S&P 500 on Track for New High
By Anna Isaac and Ben Eisen
U.S. stocks rallied Wednesday, putting the S&P 500 index on
track for its first closing record since before the pandemic
shutdown took effect.
The benchmark index rose 1.6% to 3387.62 in afternoon trading,
putting it on course for its first new high since Feb. 19. The
index would need to close above 3386.15 to eclipse the previous
The Dow Jones Industrial Average climbed about 1.2%, and the
technology-heavy Nasdaq Composite Index advanced 2.3%.
Stocks have risen in all but one day in August, boosted by the
prospect of declining coronavirus cases at a time when the federal
government and central banks are still supporting the economy.
"There's optimism right now about an environment where the virus
situation gets better but we still have a ton of stimulus in the
system, " Ilya Feygin, a managing director at broker-dealer
Investors are keeping a close eye on lawmakers' negotiations
over a new coronavirus-relief package for American households and
businesses. Senate Majority Leader Mitch McConnell said talks were
"at a bit of a stalemate," dimming appetite for stocks and other
risky assets on Tuesday. Still, many investors remain optimistic
that a deal will be reached.
"Markets, particularly in the last day or so, seem to be pricing
in a stimulus even as lawmakers play down the odds," said Edward
Park, deputy chief investment officer at Brooks Macdonald, an
investment management firm.
Traders also said the market was supported Wednesday by
Democratic presidential candidate Joe Biden's announcement that
Kamala Harris would be his running mate. Wall Street veterans
widely consider Ms. Harris to be a more moderate choice than others
who were in contention for a spot on the ticket.
The steady rise leaves the stock market susceptible to reversal
if cases begin to rise again or future stimulus efforts disappoint,
traders said. Some have pointed to trading behavior where stocks
continually rise with few fundamental drivers, much like during the
dot com boom.
"You have a lot of things that are very reminiscent of a
late-90s melt-up," said Chris Harvey, head of equity strategy at
Wells Fargo & Co. He said he doesn't expect the market to crash
but believes stock gains are likely to be muted in the next few
Wednesday's gains were led by the technology giants that had
dragged indexes lower a day earlier. The sector jumped 2.4% in the
S&P 500, with Apple, Amazon.com, Facebook and Microsoft all up
more than 2%. Tesla shares rose 13% after the electric-car maker on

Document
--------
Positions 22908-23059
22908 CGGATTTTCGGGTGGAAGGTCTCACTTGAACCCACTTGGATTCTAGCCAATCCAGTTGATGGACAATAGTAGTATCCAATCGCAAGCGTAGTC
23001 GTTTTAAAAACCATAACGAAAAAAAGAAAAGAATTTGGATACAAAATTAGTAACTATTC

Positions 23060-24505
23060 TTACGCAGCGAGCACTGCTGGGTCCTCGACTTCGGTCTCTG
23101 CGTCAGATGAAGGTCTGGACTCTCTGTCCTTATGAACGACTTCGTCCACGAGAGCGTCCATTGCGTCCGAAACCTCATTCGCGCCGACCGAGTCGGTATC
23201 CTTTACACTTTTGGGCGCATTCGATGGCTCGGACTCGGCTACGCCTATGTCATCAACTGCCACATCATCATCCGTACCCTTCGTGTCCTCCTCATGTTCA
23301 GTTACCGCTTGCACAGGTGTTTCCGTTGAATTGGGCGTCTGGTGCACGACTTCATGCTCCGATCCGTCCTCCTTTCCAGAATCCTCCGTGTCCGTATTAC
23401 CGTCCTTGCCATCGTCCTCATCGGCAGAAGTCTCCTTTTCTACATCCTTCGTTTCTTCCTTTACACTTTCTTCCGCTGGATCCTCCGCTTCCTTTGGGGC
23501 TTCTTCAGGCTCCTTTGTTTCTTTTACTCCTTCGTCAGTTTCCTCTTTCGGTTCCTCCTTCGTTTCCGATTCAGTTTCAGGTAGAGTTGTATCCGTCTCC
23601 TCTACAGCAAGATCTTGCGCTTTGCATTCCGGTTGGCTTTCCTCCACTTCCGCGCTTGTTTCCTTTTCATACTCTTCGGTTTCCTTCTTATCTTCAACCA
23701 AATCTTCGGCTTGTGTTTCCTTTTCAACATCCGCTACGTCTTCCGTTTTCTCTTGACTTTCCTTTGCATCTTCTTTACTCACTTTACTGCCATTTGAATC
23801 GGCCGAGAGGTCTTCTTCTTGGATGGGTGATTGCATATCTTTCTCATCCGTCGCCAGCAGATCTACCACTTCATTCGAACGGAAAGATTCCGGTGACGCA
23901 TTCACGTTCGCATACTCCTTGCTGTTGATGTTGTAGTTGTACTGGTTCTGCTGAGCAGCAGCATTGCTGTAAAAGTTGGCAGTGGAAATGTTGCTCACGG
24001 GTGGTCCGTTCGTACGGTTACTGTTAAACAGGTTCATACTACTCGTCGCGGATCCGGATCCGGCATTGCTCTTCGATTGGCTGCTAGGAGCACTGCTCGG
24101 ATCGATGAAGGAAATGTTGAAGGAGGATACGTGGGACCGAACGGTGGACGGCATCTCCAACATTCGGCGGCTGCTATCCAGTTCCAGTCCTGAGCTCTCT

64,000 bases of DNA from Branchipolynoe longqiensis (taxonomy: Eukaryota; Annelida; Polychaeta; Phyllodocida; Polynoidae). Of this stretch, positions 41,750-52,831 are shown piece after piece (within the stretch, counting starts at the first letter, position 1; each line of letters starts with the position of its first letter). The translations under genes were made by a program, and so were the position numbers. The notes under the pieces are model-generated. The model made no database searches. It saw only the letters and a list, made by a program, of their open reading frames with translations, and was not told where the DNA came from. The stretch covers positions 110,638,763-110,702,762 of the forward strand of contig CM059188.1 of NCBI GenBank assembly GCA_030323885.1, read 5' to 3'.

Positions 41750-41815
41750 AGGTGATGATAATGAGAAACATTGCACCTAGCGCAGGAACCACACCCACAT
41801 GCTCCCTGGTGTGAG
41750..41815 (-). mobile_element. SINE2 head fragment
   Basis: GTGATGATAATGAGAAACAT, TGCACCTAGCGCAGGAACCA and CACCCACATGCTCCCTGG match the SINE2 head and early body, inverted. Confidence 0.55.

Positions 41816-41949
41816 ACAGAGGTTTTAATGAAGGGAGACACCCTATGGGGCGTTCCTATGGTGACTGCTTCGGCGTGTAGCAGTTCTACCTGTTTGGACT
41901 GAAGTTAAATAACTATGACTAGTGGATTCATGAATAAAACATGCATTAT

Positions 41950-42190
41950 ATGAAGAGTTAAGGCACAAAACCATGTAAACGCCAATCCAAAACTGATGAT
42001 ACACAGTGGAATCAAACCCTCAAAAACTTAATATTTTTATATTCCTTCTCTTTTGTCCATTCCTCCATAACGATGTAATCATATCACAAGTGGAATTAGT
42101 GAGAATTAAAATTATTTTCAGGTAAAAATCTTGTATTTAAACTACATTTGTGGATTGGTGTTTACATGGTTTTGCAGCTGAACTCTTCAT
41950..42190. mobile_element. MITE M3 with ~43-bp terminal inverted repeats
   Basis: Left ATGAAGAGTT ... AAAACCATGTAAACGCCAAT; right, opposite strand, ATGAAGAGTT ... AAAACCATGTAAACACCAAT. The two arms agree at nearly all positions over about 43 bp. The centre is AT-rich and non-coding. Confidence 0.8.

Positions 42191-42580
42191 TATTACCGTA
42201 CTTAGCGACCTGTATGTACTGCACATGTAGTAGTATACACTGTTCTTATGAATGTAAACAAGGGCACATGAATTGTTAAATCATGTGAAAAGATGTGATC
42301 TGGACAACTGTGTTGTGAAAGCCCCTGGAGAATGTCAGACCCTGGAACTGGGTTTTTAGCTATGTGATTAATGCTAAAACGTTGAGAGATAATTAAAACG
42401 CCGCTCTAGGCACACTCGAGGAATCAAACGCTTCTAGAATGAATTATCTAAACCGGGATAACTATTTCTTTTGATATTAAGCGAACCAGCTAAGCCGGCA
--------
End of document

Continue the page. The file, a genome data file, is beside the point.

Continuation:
Tuesday said it would enact a 5-for-1 stock split.
In bond markets, the yield on the benchmark 10-year Treasury
note gained for a fourth day, ticking up to 0.669%, from 0.657%
Tuesday. The yield on reached its highest level since July 6.
Fresh inflation data showed that U.S. consumer prices increased
by 0.6% in July, more than the average expectation of 0.3%,
according to FactSet.
Gold prices edged 0.1% higher, after the commodity on Tuesday
fell by the most since March. Analysts said appetite for gold has
been eroded this week by the rise in U.S. government bond yields.
The precious metal -- usually viewed as a haven asset that
investors flock to when stocks are in tumult -- has climbed this
year even as equities advanced.
"There's been a breakdown in the relationship between equities
and gold, " said Geoff Yu, senior markets strategist at BNY Mellon.
"This happens if you believe there's going to be moderate
inflation, driven by an increase in productivity from
The U.S. crude oil benchmark rose 2.5% to $42.67 a barrel.
Overseas, the pan-continental Stoxx Europe 600 closed 1.1%
higher, its fourth straight day of gains.
In the U.K., fresh data showed that the country recorded a
steeper second-quarter contraction than any other rich nation,
signaling that it has suffered the worst economic hit from
coronavirus in Europe. The British economy shrank 20.4% in the
second quarter, the country's statistics agency said Wednesday. The
British pound slipped 0.1% against the dollar and fell 0.5% against
In Asia, the Shanghai Composite Index fell 0.6%, while Japan's
Nikkei 225 rose 0.4%. Hong Kong's Hang Seng Index rose 1.4%.
Write to Anna Isaac at firstname.lastname@example.org and Ben Eisen at
(END) Dow Jones Newswires
August 12, 2020 16:01 ET (20:01 GMT)
Copyright (c) 2020 Dow Jones & Company, Inc.